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I biked about a mile from our cabin to 89 and had another two or so of bike path to start. The path was narrow — technically two-way, but I’m not sure how — and I got stuck behind a texting dude for a bit. My relief at losing him when the bike path ended greatly drowned out my fear at suddenly being on a state highway with no shoulder to speak of. The road would have been open during the race — but I think a few hundred other cyclists around me would have helped me feel safer, whether deservedly so or not.

The first bit of the course was quiet, though, with only a handful of cars passing by and one other cyclist heading the other direction. I was on a part of 89 that sits a bit inland from the lake, so I’m not sure if I would have had a view even without the smoke — but with the smoke, I couldn’t see anything beyond the trees lining both sides of the road. They were spectacular trees, though.

Around six miles into my ride, I hit the hill. Pretty quickly, I was in my lowest gear and cranking away. Up, up, up. Around a curve and up. Like Alpine Dam, but with longer stretches between the curves and pines instead of redwoods. The same advice applied, though: Eyes front. Don’t look for the top.

I wish I could say it felt easy. That all my training had clearly paid off, and that I sailed through that 2-mile chunk at 4.7% average grade like it was the little speedbump I cruise up and over on the way home from the ocean. But that would be lies: It was rough. I was working, pushing, breathing hard — some combination of the smoke, the altitude, and the fact that the climb was just f’ing hard. I never hit a stretch that I thought I couldn’t do, and I knew from the tenths of miles that somehow kept clicking off on the Garmin that I was making progress. But it was not fast, and it was not pretty. No style points on that climb.

The downhill that followed was even more of a mess. I was heading toward a couple of major parks and roadside viewing areas, so traffic had picked up, as had the wind. I’m sure I didn’t actually descend as slowly as I’d climbed, but it felt like that. I hope I would have felt safer in race conditions, and a little bit more capable of going downhill without squeezing the brakes so hard, but who knows? I passed some beautiful things I couldn’t look at because I was so focused on the road, and crossed a wild little section with lots of wind and no trees or guardrails where I first thought “I’m done,” and then kept going and ended up in this crazy U-turn-y descent, where I made it through one of the (apparently — I looked it up later) two zig-zags before saying “Nope, I’m really done” and pulling over to a campsite where I could safely unclip and turn around.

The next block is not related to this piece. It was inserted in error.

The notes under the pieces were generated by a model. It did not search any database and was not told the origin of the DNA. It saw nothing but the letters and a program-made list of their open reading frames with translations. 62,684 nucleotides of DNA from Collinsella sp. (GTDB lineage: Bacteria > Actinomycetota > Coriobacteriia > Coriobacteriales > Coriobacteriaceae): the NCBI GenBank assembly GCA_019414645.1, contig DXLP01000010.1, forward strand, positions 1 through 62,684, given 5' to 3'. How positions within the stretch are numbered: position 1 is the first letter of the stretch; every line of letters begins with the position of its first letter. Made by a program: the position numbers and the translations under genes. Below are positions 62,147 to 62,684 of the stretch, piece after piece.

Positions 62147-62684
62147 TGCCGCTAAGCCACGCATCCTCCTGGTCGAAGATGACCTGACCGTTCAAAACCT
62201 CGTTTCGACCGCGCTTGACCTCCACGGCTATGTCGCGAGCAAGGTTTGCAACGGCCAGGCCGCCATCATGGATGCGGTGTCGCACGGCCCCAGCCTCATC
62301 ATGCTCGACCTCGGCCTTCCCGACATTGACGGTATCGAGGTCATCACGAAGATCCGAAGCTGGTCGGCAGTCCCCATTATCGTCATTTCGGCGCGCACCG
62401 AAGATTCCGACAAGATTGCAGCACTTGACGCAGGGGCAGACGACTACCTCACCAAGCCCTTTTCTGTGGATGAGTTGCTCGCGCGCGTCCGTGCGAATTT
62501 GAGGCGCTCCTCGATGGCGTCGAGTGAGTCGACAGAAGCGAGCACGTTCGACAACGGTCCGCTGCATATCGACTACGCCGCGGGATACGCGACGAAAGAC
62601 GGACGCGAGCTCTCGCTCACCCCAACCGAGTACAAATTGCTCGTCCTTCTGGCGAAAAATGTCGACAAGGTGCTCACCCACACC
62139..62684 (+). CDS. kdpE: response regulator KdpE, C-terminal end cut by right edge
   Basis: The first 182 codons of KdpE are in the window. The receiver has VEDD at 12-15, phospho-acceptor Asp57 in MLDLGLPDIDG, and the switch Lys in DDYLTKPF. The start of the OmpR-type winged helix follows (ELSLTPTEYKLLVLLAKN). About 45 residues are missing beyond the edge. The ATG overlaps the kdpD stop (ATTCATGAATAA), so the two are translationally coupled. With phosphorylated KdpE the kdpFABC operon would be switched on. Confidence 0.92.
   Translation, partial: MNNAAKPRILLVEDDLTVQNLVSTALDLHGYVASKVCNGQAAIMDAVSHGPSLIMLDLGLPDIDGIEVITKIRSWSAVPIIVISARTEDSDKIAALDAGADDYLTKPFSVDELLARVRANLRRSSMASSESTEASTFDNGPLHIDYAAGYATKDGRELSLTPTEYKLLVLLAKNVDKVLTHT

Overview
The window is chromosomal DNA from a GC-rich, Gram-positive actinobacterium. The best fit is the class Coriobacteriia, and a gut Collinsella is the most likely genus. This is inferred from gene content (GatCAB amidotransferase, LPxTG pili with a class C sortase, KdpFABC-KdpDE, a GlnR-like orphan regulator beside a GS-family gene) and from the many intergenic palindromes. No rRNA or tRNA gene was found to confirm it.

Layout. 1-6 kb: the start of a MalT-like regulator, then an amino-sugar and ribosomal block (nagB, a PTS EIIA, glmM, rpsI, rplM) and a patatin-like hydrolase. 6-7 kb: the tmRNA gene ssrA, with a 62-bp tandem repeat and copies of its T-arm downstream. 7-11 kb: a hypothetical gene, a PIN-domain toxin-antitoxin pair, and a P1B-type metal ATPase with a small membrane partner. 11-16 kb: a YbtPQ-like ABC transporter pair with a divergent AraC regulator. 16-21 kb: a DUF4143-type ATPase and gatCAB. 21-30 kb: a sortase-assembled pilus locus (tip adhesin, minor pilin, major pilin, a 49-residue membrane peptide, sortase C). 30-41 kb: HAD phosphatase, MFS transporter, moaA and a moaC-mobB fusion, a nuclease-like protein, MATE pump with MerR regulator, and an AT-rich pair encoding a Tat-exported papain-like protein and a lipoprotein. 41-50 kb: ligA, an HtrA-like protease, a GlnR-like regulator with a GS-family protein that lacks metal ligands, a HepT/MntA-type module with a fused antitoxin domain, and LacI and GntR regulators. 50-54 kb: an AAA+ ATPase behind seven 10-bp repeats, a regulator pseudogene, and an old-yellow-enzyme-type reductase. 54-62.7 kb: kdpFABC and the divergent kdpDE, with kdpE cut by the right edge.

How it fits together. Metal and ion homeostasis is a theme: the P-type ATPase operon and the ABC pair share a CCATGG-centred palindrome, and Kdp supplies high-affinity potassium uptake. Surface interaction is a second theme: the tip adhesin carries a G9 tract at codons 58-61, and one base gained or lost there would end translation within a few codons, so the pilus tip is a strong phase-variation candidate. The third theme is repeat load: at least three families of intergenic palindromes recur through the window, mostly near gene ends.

The climb back up through that U-turn included the steepest stretch of road I encountered on the whole ride, but once I crested that hill, it was smooth sailing all the way back. This surprised me; I thought I’d have to do a climb similar to the initial one again, just heading the other direction. But I’d misread the map, and I had just one little hill on the return before a flat-to-downhill ride back to the park. There were a couple of scenic overlooks on the way, and as one of the benefits of this non-race, I stopped near Emerald Bay to take it in.

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Back in January, on my birthday, in a hotel room in Dallas, I took a hard look at the Tahoe course for the first time, and I wrote this to Emily and Diana:

To be honest, I’m less than 100% sure that I could do the Tahoe bike course (I’ve yet to climb anything nearly as hard as the biggest climb here — and that’s at sea level!). But, it’s only January, so anything is possible by August. … I guess what I’m saying is that the hills make me want to throw up in my mouth a little but what the hell, in the spirit of OWNING IT during my 32nd year on this planet, I’m in!